Élie, duc Decazes
Duke and Peer, GCLH, KOHS
Engrave of Decazes
|4th Prime Minister of France|
19 November 1819 – 20 February 1820
|Preceded by||Jean-Joseph Dessolles|
|Succeeded by||Armand-Emmanuel du Plessis de Richelieu|
|Minister of the Interior|
29 December 1818 – 20 February 1820
|Prime Minister||Jean-Joseph Dessolles|
|Preceded by||Joseph Lainé|
|Succeeded by||Joseph Jérôme Siméon|
|Minister of Police|
26 September 1815 – 29 December 1818
|Prime Minister||Armand-Emmanuel du Plessis de Richelieu|
|Preceded by||Joseph Fouché|
|Succeeded by||Office abolished
(merged into the Interior Ministry)
|Member of the Chamber of Deputies
25 August 1815 – 4 October 1816
|Preceded by||Antoine Isaac de Sacy|
|Succeeded by||Casimir Périer|
|Prefect of Police of Paris|
9 July 1815 – 29 September 1815
|Appointed by||Louis XVIII|
|Preceded by||Eustache-Marie Courtin|
|Succeeded by||Jules Anglès|
28 September 1780|
Saint-Martin-de-Laye, Guyenne, France
|Died||24 October 1860
Paris, Seine, French Empire
|Spouse(s)||Elisabeth Fortunée Muraire (m. 1805; her d. 1806)
Wilhelmine de Saint-Aulaire (m. 1818; d. 1860)
|Education||Military School of Vendôme|
|Profession||Policeman, land owner|
Élie-Louis, 1st Duke of Decazes and Glücksburg (born Élie-Louis Decazes; 28 September 1780 – 24 October 1860) was a French statesman, leader of the liberal Doctrinaires party during the Bourbon Restoration.
Early life and family
Élie Decazes was born at Saint-Martin-de-Laye, Gironde, son of Michel Decazes (1747–1832) by his wife, whom he married in 1779, Cathérine Trigant de Beaumont. He studied Law, became a Judge of the Seine Tribunal in 1806, was appointed to the Cabinet of Louis Bonaparte in 1807, and later counsel to the Court of Appeal at Paris in 1811.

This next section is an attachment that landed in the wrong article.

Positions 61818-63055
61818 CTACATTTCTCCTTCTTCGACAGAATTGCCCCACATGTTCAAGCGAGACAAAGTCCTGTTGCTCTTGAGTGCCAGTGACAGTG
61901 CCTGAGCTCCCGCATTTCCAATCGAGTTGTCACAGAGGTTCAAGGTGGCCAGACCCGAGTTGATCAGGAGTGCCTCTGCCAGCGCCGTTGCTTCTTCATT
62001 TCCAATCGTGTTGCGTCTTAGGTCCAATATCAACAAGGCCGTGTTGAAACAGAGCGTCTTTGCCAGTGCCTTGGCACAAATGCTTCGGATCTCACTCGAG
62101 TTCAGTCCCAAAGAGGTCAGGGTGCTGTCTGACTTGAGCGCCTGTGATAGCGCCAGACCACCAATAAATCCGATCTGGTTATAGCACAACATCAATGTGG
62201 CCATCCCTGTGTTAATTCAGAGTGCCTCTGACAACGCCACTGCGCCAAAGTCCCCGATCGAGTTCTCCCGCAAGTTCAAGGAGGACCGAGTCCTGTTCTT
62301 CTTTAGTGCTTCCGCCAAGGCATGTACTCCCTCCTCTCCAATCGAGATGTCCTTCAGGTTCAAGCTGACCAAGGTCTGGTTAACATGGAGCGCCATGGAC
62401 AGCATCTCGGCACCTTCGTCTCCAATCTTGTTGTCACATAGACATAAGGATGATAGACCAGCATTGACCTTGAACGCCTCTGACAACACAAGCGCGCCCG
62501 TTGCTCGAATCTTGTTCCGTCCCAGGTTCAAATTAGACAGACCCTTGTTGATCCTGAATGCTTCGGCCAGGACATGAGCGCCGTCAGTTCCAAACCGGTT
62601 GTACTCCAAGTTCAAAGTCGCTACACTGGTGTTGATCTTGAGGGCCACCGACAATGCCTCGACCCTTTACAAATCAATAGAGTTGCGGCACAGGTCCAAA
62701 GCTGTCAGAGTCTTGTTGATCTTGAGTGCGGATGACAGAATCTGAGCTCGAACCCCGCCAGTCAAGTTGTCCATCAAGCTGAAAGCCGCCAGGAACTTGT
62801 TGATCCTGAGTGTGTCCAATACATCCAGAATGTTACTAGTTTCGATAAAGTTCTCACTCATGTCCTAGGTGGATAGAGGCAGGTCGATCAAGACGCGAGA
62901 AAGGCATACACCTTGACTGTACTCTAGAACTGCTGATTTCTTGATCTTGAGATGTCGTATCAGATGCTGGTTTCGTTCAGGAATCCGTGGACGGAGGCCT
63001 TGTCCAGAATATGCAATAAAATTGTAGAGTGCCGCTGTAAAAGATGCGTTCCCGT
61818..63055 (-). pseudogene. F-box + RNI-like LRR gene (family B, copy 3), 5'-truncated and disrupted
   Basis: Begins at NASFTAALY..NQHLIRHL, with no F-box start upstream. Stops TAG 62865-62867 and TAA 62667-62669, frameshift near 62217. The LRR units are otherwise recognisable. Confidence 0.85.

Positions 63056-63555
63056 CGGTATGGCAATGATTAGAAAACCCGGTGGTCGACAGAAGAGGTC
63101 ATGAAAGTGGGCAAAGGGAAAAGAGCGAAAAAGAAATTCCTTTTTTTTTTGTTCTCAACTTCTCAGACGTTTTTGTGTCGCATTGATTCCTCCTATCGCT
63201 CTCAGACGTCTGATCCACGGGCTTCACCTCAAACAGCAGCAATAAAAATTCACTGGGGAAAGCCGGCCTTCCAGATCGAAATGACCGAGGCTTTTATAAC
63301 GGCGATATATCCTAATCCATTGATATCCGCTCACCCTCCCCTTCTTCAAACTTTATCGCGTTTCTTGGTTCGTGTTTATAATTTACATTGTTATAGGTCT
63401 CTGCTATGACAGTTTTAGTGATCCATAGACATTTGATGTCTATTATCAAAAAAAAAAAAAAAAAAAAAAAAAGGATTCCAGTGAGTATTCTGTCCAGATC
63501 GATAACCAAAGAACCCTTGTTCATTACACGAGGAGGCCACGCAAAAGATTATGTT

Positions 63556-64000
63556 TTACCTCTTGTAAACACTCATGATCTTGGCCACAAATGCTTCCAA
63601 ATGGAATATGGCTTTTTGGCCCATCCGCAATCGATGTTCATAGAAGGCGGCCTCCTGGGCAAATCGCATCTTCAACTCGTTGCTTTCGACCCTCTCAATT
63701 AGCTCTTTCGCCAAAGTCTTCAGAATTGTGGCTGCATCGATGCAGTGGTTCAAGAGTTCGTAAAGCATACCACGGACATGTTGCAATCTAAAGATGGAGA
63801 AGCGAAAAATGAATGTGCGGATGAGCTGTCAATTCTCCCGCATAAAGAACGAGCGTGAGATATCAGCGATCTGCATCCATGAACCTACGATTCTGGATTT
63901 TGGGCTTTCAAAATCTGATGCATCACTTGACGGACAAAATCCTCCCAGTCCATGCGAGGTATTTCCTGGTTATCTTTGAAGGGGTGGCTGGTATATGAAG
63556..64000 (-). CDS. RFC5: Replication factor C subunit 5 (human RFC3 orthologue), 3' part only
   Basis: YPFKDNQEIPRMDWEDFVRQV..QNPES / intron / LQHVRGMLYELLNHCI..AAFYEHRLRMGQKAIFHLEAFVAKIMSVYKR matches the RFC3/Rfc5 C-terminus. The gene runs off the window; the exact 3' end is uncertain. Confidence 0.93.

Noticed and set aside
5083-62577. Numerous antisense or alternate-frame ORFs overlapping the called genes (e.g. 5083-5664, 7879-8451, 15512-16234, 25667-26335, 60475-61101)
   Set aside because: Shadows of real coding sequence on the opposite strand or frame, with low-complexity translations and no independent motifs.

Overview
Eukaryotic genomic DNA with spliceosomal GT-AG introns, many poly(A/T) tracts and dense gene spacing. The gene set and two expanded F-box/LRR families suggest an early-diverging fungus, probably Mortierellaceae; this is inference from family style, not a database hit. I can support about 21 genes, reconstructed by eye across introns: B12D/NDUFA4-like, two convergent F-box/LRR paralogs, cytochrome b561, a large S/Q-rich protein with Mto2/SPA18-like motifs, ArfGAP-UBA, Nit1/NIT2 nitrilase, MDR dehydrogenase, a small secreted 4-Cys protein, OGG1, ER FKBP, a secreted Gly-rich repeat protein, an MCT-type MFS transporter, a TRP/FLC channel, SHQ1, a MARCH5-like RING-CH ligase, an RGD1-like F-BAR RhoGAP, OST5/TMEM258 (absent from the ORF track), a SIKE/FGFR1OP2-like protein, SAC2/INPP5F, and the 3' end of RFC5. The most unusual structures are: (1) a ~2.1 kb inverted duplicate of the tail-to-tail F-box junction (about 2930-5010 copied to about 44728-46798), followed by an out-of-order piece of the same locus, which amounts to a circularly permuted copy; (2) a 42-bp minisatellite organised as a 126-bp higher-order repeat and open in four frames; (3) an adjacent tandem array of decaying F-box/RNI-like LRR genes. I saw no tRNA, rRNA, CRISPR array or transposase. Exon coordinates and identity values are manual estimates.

Decazes married in Paris on 1 August 1805 Elisabeth-Fortunée, second daughter of Count Honoré Muraire, and who died in Paris on 24 January 1806 without issue.
Decazes married secondly on 11 August 1818 Wilhelmine-Egidia-Octavie de Beaupoil, comtesse de St-Aulaire-Glücksbierg, who died at Versailles on 8 August 1873. By her he had Louis-Charles-Élie-Amanien (1819–86), the 2nd Duke and later French Foreign Minister, Frédéric-Xavier-Stanislas Decazes (1823 – Paris, 26 February 1887), an author who died unmarried without issue, and Henriette-Guillermine-Eugénie Decazes de Glücksbierg (23 November 1824 – Tournai, November, 1899), married on 19 April 1845 a Belgian, Léopold-Jacques-Alphonse, Baron Lefebvre.
His younger brother Joseph Decazes (1783–1868), created 1st vicomte Decazes, married in 1816 Diane de Bancalis de Maurel d'Aragon, leaving issue: Sophie de Decazes (1817–1904), married in 1835 to François de Carbonnel de Canisy, and Élie de Decazes (1822–1851), married in 1850 to Elisabeth de Mauvise de Villars, parents of Raymond Decazes (1851–1913) who married in 1887 Marie-Louise Koechlin (having seven children).
A great-granddaughter, Marguerite-Séverine-Philippine Decazes (widow of Prince Jean-Pierre de Broglie) married as her second husband Captain The Hon. Reginald Fellowes JP (1884-1953), son of Lord de Ramsey.
Immediately after the fall of the Empire Decazes declared himself a Royalist, and remained faithful to the Bourbons throughout the Hundred Days. He met King Louis XVIII during that period, through Baron Louis, and Louis XVIII rewarded his loyalty by appointing him as Prefect of Police for Paris on 9 July 1815. His marked success in that difficult position earned him appointment as Minister of Police, succeeding Fouché, on 24 September.
Meanwhile, he had been elected Deputy for the Seine (August 1815), and both as Deputy and as a Minister he was a key player among moderate Royalists. His plan was "to royalize France and to nationalize the monarchy." The Moderates were a minority in the Chamber of 1815, so Decazes persuaded Louis XVIII to dissolve Parliament, and accordingly the elections of October 1816 returned them with a majority. During the next four years Decazes was called upon to play a leading role in the French government.